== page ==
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11 July 2017 - 16:07

Degenkolb sprints to 2nd in stage 10

"When I was going into the last kilometer, I thought actually that the sprint is already over."

John Degenkolb sprinted to second place in the flat 178-kilometer stage 10, his highest placing so far, while Marcel Kittel (Quick-Step Floors) easily certified the title as the top sprinter in this year's race with his fourth win.

"Super hectic, super crazy," Degenkolb said about the last kilometers. "I was always focusing, together with Koen (de Kort), to stay on Lotto Soudal's train because they were strong and organized. They did a great job.

"With 2kms to go I lost good position, and I had to come from very far. Luckily Marcel (Kittel) was also this far back, and out of the last corner I was in his wheel -  I think we were position 25 or something. I was just trying to stay on his wheel, trying to hang on," laughed Degenkolb. 

It's been a tough go for John Degenkolb since crashing at the end of stage four, and today's result helped ease the pain, and bring a much-needed morale boost to the team.

"I still have a lot of pain from the crash," said Degenkolb. "On the bike I am the most comfortable, but I still cannot really lift my arm, and during the race I cannot really get bidons or musettes from the side of the road. My teammates have to take it for me because I still cannot put a lot of pressure on the shoulder as there's still a lot of pain."

It was a relatively uneventful stage until the two-man breakaway, out front for most of the day, was caught at seven kilometers to go and the battle for positioning kicked into high gear. 

With Koen de Kort's assistance, Degenkolb managed to maintain a good position, but just when everything seemed to be playing out perfectly, it unraveled in the last two kilometers. 

I had to do a full sprint to just stay in his slipstream.

"I tried to stay in a good position, but it was super hectic, super nervous," reiterated Degenkolb. "When I was going into the last kilometer, I thought actually that the sprint is already over, but then a small miracle happened that Marcel overtook me on the right side and I could get on his wheel. I had to do a full sprint to just stay in his slipstream, but that gave me the opportunity to get second in the end."

Kittel simply left everyone in his dust, an amazing feat after coming from so far back. 

"Today he was unbeatable, that's for sure," answered Degenkolb when asked if Kittel can be beat. "I don't know how to beat him – he is super talented and at the moment just very, very good. Right now, I don't see how anyone can beat him man against man. But this is the Tour, and everything can happen."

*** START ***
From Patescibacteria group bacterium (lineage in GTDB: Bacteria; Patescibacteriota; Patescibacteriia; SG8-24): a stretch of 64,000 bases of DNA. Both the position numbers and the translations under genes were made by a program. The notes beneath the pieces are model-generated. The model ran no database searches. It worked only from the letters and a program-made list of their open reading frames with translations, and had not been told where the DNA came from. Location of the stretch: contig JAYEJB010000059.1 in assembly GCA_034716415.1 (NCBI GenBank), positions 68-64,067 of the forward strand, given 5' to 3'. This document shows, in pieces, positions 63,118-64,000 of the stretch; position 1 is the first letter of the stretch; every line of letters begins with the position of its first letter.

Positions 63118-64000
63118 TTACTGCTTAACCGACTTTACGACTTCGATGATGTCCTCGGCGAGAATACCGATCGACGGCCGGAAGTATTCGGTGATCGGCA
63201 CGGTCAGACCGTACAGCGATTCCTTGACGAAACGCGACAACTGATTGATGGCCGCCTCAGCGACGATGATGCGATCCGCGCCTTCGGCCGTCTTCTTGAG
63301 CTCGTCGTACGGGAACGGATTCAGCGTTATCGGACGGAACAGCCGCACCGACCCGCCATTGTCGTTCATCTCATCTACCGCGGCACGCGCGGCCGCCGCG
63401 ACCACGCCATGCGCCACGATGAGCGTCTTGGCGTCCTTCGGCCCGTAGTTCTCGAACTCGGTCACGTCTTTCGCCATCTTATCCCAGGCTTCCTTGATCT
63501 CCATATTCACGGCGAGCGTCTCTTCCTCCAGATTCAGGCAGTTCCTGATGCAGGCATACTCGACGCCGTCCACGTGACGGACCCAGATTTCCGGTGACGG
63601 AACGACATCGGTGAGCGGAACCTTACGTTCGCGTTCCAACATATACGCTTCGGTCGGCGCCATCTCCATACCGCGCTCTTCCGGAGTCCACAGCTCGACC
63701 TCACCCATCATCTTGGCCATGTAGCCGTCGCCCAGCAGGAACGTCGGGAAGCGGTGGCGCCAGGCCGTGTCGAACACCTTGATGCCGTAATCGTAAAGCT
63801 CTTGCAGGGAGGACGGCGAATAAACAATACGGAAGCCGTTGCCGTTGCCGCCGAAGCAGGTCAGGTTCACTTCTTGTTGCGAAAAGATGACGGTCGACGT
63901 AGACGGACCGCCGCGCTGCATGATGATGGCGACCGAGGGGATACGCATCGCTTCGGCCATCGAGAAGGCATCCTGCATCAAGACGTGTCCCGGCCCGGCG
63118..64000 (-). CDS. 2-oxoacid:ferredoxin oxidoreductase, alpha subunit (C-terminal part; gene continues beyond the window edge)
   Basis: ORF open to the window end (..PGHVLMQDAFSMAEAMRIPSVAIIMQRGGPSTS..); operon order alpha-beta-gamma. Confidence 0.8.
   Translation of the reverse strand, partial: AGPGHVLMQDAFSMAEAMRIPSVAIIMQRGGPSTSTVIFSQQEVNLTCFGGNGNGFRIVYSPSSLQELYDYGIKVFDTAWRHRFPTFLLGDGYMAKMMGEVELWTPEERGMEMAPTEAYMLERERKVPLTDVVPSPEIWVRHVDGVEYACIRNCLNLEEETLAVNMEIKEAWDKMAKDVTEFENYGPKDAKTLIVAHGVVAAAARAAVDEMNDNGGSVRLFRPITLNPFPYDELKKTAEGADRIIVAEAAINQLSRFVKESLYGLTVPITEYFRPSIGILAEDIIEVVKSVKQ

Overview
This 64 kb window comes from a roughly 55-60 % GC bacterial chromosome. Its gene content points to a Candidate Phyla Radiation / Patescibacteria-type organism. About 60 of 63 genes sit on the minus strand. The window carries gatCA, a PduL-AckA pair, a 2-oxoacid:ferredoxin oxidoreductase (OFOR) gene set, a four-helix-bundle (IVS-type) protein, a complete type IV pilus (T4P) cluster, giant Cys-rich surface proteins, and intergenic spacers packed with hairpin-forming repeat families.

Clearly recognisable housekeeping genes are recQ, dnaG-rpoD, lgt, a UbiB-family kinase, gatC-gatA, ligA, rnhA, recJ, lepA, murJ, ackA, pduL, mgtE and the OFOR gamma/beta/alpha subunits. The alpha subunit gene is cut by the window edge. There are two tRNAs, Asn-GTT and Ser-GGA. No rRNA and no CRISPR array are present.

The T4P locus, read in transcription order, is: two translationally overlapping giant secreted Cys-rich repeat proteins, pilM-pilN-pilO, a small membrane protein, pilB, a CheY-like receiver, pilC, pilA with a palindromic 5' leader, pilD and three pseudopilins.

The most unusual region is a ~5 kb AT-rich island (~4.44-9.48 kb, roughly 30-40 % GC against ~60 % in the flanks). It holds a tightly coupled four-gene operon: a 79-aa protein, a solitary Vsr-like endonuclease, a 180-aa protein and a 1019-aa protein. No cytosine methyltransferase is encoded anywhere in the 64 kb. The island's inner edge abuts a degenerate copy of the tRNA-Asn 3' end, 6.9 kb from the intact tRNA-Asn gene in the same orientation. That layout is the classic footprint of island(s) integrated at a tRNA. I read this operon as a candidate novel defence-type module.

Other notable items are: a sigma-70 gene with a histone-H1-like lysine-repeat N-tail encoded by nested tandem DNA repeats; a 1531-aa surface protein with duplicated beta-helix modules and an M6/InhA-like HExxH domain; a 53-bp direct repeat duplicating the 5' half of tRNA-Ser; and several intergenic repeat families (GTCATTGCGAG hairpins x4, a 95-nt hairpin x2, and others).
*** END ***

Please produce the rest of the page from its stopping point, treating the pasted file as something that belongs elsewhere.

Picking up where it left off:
Every sprint takes on a life of its own. Talent is needed, but so is luck. Degenkolb admitted today he had a whole heap of good fortune to finish second.  

"In the end I was very lucky to have the opportunity to go with Marcel at one kilometer to go. I think if he would not have been in this bad position, then I would not have been able to come to the front anymore. He's just by far the strongest at the moment.

"I am happy with second; it is my best place so far in this Tour. After all that has happened, this is pretty good, and we still have some more opportunities. It's a good boost of confidence; I am optimistic, my shape is good, and I will fight again tomorrow and the days after. Like I said, the Tour is the Tour, and everything can still happen."

Alberto Contador was led safely over the finish by his teammates, welcoming this tranquil, flat stage to help nurse his wounds from his crashes on stage nine. 

"In the end it was a quiet day and in that sense could not come at a better time," said Contador. "In the final part of the stage, we went behind, trying not to take any risks. My body hurts after two crashes, a little everywhere. It's normal; we do not have a suit like motorcyclists, it's our own skin that protects us. But at least with the rain, in this case the bruises are smaller.

"We'll see about tomorrow. With a bit of luck, if it's a day like today I can recover more. I think I still have the legs to do a good race. What happens for the rest of the race does not depend on my head, it is a matter of my body, but luckily [the crash] was not as bad as in 2014, or even last year. If I recover, I'll ride in my way, which is really what I like."

"This situation perhaps has destroyed my GC chances, but on the other hand, it opens a range of possibilities to do beautiful things. I don't know when, maybe more in the last week."


Tour de France

Chris Froome
Team Sky
Rigoberto Uran
Romain Bardet
AG2R La Mondiale